Let’s start a war
Start a nuclear war
At the gay bar, gay bar, gay bar
Gay Bar – Electric Six
In 1989 a fresh-faced @mrgprimary set off along the way to the RAF recruitment office in Reading. Having done lots of research about types of aeroplanes, weapons and where in the world they had been deployed I felt ready for the day of assessment and interviews that I was heading towards.
At that time, homosexuality was a crime in the UK military, punishable by instant dismissal (it wasn’t until the Armed Forces Act of 2016 that a “homosexual act” constituting grounds for discharge from HM Forces under the Criminal Justice and Public Order Act 1994 was repealed). Potential recruits were asked the question “You come back into your [shared] room one night and find your roommate in bed with another man, what do you do?”. There was only one correct answer for those wishing to undertake a life in the military – beat them to within an inch of their lives and call the police on the dirty perverts (or words to that effect). Any sympathy for the individual was grounds not to be admitted to the forces.
Times changed though – Stonewall were the lead campaign group who provided legal services for a group of individuals who had been discharged because of their sexuality. Some years later, most in the services would now agree that a person’s sexual conduct, as long as it is within the bounds of the law, has no influence on their ability to serve their country.
At a similar time, it was also not permitted for women with babies to serve in the armed forces. Yes, they could stay in uniform, under what was known as a ‘local service’ agreement. This meant they could do menial work on the base whilst not being paid as much as their male counterparts and having much reduced terms of service. Eventually this rule was changed and now we find people who are just the best for the job being employed in the military (notwithstanding certain roles where women have yet to complete training – all jobs are now open to everyone)
So how does this Draconian image fit our modern situation and why am I blogging about it now?
Well I’ve been thinking carefully recently about gender bias in schools. I attended the excellent #TalkOnTheTyne on Thursday night when it was pointed out to me that women made up around 30% of the speakers on the night. This lead to a Twitter discussion, facilitated by @GenderCharter, about how we can attract more women to present at edu events.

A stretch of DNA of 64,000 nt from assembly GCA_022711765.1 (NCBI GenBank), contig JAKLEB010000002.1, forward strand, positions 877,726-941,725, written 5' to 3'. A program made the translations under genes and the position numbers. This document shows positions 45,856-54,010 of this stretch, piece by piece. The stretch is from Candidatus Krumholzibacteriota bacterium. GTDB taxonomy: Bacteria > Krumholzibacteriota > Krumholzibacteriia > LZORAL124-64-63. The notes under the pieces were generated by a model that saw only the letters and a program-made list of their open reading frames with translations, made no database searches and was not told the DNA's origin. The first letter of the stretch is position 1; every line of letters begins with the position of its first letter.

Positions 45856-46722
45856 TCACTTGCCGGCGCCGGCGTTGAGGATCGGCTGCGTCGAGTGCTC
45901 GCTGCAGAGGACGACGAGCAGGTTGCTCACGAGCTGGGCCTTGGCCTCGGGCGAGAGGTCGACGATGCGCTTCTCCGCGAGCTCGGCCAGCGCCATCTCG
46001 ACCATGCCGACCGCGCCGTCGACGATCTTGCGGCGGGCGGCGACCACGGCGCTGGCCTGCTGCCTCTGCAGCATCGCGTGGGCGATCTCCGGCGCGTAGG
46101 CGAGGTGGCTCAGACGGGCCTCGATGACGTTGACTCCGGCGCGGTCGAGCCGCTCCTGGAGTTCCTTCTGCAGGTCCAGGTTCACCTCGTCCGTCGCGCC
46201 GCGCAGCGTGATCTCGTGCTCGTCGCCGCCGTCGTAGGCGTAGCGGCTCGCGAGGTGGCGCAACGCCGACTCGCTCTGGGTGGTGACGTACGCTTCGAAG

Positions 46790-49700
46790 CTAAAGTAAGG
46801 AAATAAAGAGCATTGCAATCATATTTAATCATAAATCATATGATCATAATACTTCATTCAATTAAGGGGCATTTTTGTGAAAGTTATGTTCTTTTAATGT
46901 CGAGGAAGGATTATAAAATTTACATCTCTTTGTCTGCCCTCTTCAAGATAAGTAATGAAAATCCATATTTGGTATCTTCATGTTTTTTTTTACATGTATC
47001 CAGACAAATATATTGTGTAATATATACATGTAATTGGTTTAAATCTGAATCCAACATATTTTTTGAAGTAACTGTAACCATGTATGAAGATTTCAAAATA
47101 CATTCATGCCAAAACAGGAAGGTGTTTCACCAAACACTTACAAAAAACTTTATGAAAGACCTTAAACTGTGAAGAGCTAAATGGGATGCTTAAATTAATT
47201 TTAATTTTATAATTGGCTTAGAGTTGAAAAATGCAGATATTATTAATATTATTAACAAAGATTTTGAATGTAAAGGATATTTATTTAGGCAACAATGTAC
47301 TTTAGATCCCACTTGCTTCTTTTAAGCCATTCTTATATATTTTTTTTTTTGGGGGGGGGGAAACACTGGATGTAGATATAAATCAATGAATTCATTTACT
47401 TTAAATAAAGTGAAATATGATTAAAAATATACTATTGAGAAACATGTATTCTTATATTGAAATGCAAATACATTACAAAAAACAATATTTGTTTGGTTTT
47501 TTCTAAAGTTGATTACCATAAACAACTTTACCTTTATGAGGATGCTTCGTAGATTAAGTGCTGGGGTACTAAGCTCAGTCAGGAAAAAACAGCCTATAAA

I feel sorry for event organisers. It must be hard. You have a list of contacts that you know will speak (at paid and unpaid events – this may have a bearing on it all) at your event and you start making the calls and sending the emails. Before you know it you have a list of presenters and you start putting together your programme for the day. Then you take a step back.
Of all the people you called, who then checked their diaries, agreed fees (if a paid event) and said yes to you, 90% were white males. You know Twitter is going to roast you for this so what do you do?
I see two options:
- Start frantically calling around the minority groups you know (yes I realise women are not a minority group) and canvas speakers who now now they are being played to fill a missing demographic, or;
- Ride out the storm.
Neither of those two options really appeal so what is the organiser to do now?
Culturally, at the moment, men seem to be disproportionally represented at edu events. Figures from the DfE in 2014 show that 26% of the teaching workforce are male. So what is it that makes male teachers more likely to be presenting at teaching events?
To solve this conundrum we maybe need to look inside ourselves slightly. Maybe we are still conditioned to accept that males are more likely to abdicate childcare responsibilities to the mother and see less issue with leaving family behind to attend weekend/evening events. Maybe we need to allow movements like 10%Braver and #WomanEd to empower female teachers and remind them that they do have a voice that is worth being heard. Having listened to workshops from amazing teachers at different conferences over the past few years I don’t think I have chosen one session based on the sex of the presenter. I purely look at the title/content and make my choices.
I have no doubt that things can change but, even in our days of instant news and 24hr social media presence, we have to be aware that cultural change takes time to embed. I’ll go back to my opening story and why this is relevant. When I joined the RAF in 1990 there were people I worked with who had served more than 30 years at this point. They were embedded with the ideals and biases of their generation – for some of whom would remember same sex intercourse being a criminal act in England up to 1967 (if you think that is bad remember it was decriminalised in Scotland in 1981 and Northern Ireland in 1982). Asking people from this cultural norm to change their values overnight was never going to happen. When being allowed to serve as an openly homosexual individual was approved in 1999 there were a section of the military who could not accept the change. As a result some (including some very senior Army officers) resigned.
We have to allow time for change to happen. I have no doubt that the balance will be realigned soon and the plethora of excellent speakers (of both sexes) we see now will have their numbers bolstered.
But we have to give it a chance to happen…